The sad irony of this book lies in the fact that the sister of Nietzsche, Frau Foerster-Nietzsche, who nursed the poet-philosopher from the time of his breakdown in 1888 till his death in 1900; who for twenty years has by pen and personally made such a successful propaganda for his ideas, was in at least three letters — for the first time published by Bernouilli — insulted grievously by her brother. This posthumous hatred as ex- pressed in the acrid prose of Nietzsche is terribly disenchanting. He calls her a meddlesome woman without a particle of understanding of his ideals. He declares that she martyred him, made him ridiculous, and in the last letter he wrote her, dated December, 1886, he wonders at the enigma of fate that made two persons of such different temperaments blood-relatives. Bernouilli, the editor of these Overbeck letters, adds insult to injury by calling the unselfish, noble-minded sister and biographer of her brother a tyrannical 259 ^


and not very intellectual person, who often wounded her brother with her advice and criti- cism.

Peter Gast doubts the authenticity of these let- ters, for, as he truthfully points out, the love of Nietzsche for his sister, as evidenced by an ample correspondence, was great. We recall the touch- ing exclamation of the sick philosopher when once at his sister's house in Weimar he saw her weeping: "Don't cry, little sister, we are all so happy now." That "now" had a sinister significance, for the brilliant thinker was quite helpless and incapable of reading through the page of a book, though he was never the lunatic pictured by some of his opponents. A deep melancholy had settled upon his soul and he died without enjoying the light of a returned reason. It has not occurred to German critics that these letters even if genuine are the product of a diseased imagination. Nietz- sche became a very suspicious man after his break with Wagner. He suffered from the mania of persecution. He hated mankind and fled to the heights of Sils-Maria to escape what Poe aptly described as the "tyranny of the human face."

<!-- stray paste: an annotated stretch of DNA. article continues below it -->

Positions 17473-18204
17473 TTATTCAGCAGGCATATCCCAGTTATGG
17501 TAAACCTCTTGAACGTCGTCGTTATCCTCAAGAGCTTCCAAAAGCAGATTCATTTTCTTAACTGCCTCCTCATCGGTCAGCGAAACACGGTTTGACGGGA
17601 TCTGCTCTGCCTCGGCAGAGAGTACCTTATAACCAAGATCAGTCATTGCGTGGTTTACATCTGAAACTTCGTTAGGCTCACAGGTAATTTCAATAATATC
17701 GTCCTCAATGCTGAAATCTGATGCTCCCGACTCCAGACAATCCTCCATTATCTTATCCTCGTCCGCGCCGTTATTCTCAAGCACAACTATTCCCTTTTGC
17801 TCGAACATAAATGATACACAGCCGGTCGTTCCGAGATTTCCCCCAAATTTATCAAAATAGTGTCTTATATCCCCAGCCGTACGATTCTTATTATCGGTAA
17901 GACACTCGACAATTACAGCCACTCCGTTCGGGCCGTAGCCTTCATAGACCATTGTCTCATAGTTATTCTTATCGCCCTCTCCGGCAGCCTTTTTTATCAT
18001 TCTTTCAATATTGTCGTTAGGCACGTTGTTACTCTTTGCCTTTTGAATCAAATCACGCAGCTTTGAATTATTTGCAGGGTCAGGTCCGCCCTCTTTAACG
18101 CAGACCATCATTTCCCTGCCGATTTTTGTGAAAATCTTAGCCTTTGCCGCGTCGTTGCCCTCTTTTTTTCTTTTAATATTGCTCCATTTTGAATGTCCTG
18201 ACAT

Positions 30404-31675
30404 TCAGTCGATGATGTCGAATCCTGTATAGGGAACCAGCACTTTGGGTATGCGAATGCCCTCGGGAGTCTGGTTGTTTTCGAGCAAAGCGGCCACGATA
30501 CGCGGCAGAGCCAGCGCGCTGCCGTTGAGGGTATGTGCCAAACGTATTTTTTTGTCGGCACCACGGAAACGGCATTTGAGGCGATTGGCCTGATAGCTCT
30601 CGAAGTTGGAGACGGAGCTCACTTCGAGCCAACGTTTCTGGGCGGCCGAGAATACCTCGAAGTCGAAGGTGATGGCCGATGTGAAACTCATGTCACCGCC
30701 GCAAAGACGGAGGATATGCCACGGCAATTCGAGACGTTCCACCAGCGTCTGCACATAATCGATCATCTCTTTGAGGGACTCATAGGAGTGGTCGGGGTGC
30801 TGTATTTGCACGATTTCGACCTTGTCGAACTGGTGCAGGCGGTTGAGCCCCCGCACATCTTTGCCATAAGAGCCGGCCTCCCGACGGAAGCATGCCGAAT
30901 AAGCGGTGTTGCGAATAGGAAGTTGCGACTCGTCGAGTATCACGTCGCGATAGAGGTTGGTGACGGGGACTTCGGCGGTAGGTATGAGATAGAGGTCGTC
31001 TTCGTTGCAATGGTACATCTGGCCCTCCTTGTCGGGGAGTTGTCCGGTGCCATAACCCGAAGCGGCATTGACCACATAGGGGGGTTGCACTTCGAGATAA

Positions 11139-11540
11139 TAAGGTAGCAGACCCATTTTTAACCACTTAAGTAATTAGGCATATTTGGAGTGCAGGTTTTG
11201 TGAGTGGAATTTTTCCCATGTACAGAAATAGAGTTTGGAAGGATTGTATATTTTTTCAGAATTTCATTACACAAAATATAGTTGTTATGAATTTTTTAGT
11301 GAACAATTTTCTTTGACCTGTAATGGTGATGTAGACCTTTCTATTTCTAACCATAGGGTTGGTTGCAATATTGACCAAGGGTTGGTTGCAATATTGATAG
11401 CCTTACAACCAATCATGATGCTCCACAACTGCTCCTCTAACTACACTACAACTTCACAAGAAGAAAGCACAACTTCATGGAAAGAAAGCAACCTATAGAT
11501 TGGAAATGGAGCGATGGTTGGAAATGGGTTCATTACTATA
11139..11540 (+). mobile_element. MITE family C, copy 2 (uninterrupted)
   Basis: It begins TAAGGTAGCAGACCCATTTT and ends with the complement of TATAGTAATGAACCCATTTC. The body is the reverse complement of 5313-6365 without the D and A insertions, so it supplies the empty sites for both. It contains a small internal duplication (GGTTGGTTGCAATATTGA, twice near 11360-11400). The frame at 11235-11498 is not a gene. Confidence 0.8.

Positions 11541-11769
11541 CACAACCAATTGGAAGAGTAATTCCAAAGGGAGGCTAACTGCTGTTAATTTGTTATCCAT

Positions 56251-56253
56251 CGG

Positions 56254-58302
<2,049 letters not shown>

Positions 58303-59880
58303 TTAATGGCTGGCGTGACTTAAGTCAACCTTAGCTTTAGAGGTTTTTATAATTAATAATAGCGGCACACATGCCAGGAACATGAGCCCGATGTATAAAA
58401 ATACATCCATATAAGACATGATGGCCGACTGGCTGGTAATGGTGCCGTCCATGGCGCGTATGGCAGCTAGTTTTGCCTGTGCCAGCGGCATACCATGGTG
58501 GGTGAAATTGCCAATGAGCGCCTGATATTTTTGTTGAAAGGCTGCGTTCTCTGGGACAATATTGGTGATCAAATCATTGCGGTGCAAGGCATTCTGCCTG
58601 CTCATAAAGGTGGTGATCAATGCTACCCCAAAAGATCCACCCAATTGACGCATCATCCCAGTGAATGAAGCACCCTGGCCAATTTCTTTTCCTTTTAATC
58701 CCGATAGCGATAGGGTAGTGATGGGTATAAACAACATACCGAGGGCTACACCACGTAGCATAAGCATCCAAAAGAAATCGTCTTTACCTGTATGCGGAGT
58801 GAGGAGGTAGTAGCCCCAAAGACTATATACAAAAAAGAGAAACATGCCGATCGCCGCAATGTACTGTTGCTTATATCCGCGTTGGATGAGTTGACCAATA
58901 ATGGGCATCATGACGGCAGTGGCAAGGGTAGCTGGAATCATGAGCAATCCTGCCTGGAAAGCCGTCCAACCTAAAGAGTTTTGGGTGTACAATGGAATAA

The first thing that occurs to one after reading Beyond Good and Evil is that Nietzsche is more French than German. It is well known that his favourites were the pensee writers, Pascal, La Bruy^re, La Rochefoucauld, Fontenelle, Cham- fort, Vauvenargues. A peripatetic because of chronic ill health — he had the nerves of a Shelley and the stomach of a Carlyle — his ideas were 260


jotted down during his long walks in the Enga- dine. Naturally they assumed the form of aphor- isms, epigrams, jeux d^esfrit. With his increasing illness came the inability to write more than a few pages of connected thoughts. His best period was between the years 1877 and 1882. He had at- tacked Schopenhauer; he wished to be free to go up to the "heights" unimpeded by the baggage of other men's ideas. It was with disquietude that his friends witnessed the growing self-exalta- tion that may be noted in the rhapsodical Zara- thustra.

He felt the ground sinking under him — his pride of intellect Luciferian in intensity — and his latter works were a desperate challenge to his darkening brain and the world that refused to recognize his value.

Nietzsche had the true ascetic's temperament. He lived the life of a strenuous saint, and his Beyond Good and Evil might land us in a barren desert, where austerity would rule our daily con- duct. To become a Superman one must re- nounce the world. It was the easy-going, down- at-the-heel morality of the world, its carrying water on both shoulders, that stirred the wrath of this earnest man of blameless life and provoked from him so much brilliant and fascinating prose. He wrote a swift, golden German. He was a stylist. The great culture hero of his day, nour- ished on Latin and Greek, he waged war against the moral ideas of his generation and ruined his intellect in the unequal conflict. He turned on 261